InvestigateWest Executive Director Robert McClure was recently selected for the prestigious Knight Science Journalism Fellowship —  read on to find out why he is returning to school for nine months. 
Enjoy! — IW


Our members know that InvestigateWest is here to catalyze even-handed, fact-based journalism for the common good that improves public policy and corporate practice. As Columbia Journalism Review noted, InvestigateWest’s “impact consistently belies its size.”

Now we have an extraordinary opportunity to multiply that impact: I have been selected for the Knight Science Journalism Fellowship, allowing me to study at MIT, Harvard and other Boston institutions for the 2016-17 academic year.

I was one of five Americans chosen, joining five foreign journalists. It’s quite selective. The program director is Pulitzer Prize-winning science journalist Deborah Blum. She just announced that Tom Zeller, founder of The New York Times’ Science Times section, is coming aboard as associate director. Tom Zeller, also formerly of The New York Times, serves as editor of the fellowship program’s slick new online science magazine, Undark.

My fellowship is all about bolstering InvestigateWest as an enduring and important way to inform Pacific Northwest citizens about crucial issues. Seven years after I and others founded this groundbreaking journalism studio, I will step back for nine months from day-to-day management to concentrate on this effort.

At InvestigateWest’s art show at Joe Bar, in Seattle’s Capitol Hill neighborhood, we asked you where you get your news and listened to what topics you want covered.

In my absence, IW Managing Director Lee van der Voo will take day-to-day control. I’ll be in touch weekly with Lee and our development manager, Heather Kosaska, and in regular touch with our board president, the completely awesome Jill Avey, as well as other board members. And I’ll be occasionally co-hosting a live webinar to introduce IW’s cool new online learning course (a project led by Jill — more on that in a future issue of Sidebar).

Lee has been involved with InvestigateWest since not long after our founding in 2009. Her work for InvestigateWest has appeared in many publications including The New York Times, Slate and The Guardian. Lee’s IW stories helped her in 2013 to land a prestigious Alicia Patterson Fellowship that will result this fall in her new book, “The Fish Market,” published by Palgrave/St. Martin’s. (It’s about privatizing our nation’s fisheries. Don’t miss it!) Lee is a complete pro and I am thoroughly confident to leave her in charge.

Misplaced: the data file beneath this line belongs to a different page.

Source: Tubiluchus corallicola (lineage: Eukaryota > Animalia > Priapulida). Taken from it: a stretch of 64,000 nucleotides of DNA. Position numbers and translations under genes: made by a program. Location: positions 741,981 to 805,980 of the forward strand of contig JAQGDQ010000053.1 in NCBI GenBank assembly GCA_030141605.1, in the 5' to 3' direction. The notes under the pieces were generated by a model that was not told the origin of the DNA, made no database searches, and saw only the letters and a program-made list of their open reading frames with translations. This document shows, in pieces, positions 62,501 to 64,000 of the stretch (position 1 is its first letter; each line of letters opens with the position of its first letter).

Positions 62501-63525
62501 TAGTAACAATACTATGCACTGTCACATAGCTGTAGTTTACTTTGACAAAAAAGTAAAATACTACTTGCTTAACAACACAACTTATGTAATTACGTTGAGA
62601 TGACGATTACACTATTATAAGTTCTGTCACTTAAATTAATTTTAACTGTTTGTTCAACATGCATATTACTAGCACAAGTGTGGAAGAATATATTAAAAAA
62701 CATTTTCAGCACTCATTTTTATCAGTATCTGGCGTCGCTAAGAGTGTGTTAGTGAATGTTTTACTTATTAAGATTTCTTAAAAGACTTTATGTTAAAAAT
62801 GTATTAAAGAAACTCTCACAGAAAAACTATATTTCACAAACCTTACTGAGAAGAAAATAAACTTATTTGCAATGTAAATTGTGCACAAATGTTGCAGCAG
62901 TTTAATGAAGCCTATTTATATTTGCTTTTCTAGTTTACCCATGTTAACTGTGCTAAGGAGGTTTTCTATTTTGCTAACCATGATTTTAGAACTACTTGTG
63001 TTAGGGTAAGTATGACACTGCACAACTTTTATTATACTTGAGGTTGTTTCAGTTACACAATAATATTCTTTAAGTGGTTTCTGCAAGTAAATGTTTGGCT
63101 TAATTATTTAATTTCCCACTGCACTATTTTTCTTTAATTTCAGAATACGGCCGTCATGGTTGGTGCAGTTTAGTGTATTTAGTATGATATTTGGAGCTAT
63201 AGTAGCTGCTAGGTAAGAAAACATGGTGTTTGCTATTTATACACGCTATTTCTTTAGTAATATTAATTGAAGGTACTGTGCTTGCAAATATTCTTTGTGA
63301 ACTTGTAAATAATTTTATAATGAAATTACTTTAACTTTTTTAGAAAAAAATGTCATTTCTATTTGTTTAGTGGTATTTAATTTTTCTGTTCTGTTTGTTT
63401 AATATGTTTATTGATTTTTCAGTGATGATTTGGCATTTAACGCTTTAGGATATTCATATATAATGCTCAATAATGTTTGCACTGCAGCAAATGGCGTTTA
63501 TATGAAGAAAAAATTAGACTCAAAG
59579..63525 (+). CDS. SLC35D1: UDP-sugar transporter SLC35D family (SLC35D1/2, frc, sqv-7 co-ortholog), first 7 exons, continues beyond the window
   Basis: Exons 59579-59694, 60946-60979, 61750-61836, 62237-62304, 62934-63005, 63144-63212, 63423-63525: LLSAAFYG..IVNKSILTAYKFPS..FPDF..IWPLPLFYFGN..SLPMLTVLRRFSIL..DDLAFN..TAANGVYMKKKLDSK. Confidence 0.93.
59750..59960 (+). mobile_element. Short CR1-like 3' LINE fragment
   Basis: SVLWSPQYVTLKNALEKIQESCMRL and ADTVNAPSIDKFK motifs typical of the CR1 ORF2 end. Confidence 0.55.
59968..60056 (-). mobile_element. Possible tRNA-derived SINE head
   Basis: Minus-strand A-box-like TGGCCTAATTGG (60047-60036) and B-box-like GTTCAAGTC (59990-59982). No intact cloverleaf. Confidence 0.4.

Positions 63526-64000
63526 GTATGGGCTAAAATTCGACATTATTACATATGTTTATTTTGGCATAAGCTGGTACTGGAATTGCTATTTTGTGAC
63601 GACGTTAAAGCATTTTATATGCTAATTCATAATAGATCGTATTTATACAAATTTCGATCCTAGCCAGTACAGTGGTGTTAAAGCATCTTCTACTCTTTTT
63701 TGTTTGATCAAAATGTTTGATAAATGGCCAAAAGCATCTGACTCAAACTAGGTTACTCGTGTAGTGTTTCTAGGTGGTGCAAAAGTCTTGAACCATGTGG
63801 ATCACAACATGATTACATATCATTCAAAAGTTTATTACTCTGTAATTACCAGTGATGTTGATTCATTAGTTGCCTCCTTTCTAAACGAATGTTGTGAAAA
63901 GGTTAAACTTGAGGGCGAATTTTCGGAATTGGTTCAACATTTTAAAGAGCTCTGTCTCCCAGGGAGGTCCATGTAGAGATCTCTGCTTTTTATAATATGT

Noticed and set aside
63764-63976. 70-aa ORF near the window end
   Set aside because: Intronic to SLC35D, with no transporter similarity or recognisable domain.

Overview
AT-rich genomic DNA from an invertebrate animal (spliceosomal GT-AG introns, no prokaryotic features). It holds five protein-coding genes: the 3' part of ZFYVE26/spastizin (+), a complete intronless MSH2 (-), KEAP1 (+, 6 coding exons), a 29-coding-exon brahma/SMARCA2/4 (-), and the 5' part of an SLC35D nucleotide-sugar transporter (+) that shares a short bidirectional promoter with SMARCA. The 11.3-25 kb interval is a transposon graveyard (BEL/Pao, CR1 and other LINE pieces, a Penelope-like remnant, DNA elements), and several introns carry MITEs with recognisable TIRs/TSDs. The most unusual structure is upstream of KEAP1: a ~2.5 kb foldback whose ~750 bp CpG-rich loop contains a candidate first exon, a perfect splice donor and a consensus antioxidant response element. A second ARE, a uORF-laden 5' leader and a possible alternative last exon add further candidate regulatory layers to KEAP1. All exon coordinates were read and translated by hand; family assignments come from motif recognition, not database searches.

During my sabbatical, as InvestigateWest continues our trademark in-depth reporting, we have some exciting projects in the works by contract reporters and editors in addition to our dedicated staff. In seven years we have built up a roster of talented journalists who stand ready to jump in, not to mention many news organizations with whom we have partnered who are eager to collaborate. You’ll hear more about those projects in future issues of Sidebar.

While on my sabbatical, I’ll have access to the groundbreaking journalism-innovation folks at the MIT Media Lab and Harvard’s Neiman Lab, not to mention revered business professors and others as I explore new models for journalism funding and distribution. I will travel to New York to build partnerships with national news organizations and funders. And I’ll have time to report a blockbuster piece of journalism for IW and Undark. Aided by IW board members and staff and lots of allies from around the country, I’ll return ready to multiply InvestigateWest’s impact in the Pacific Northwest and nationally.

The vast majority of my time will be devoted to strategizing how this pioneering concept in public-interest journalism called InvestigateWest can make an even bigger difference. We’ve gotten laws passed and policies changed (and won a bunch of journalism awards along the way, though those are incidental). The challenge now is how to cement and expand this approach even as the media ecosystem we’ve been supplementing as a distribution network continues its tailspin.

The fellowship will give me time away from the daily grind to strategize about, as I put it on my fellowship application: “How can IW continue probing the environment, public health and government accountability and helping to shape public policy? The question is relevant to journalists as well as our fellow citizens.”


Robert McClure

Robert McClure

Robert McClure

Robert is co-founder and executive editor of InvestigateWest. At the Seattle Post-Intelligencer, Robert exposed a major weakness in the Endangered Species Act and deficiencies in Puget Sound restoration efforts. His reporting on hard-rock mining won the John B. Oakes Award for Distinguished Environmental Journalism. A Pulitzer Prize finalist, Robert is a longtime former board member of the Society of Environmental Journalists; he currently serves as chair of the editorial board of SEJournal. Seattle Magazine in 2013 chose him as one of Seattle's "most influential" people.

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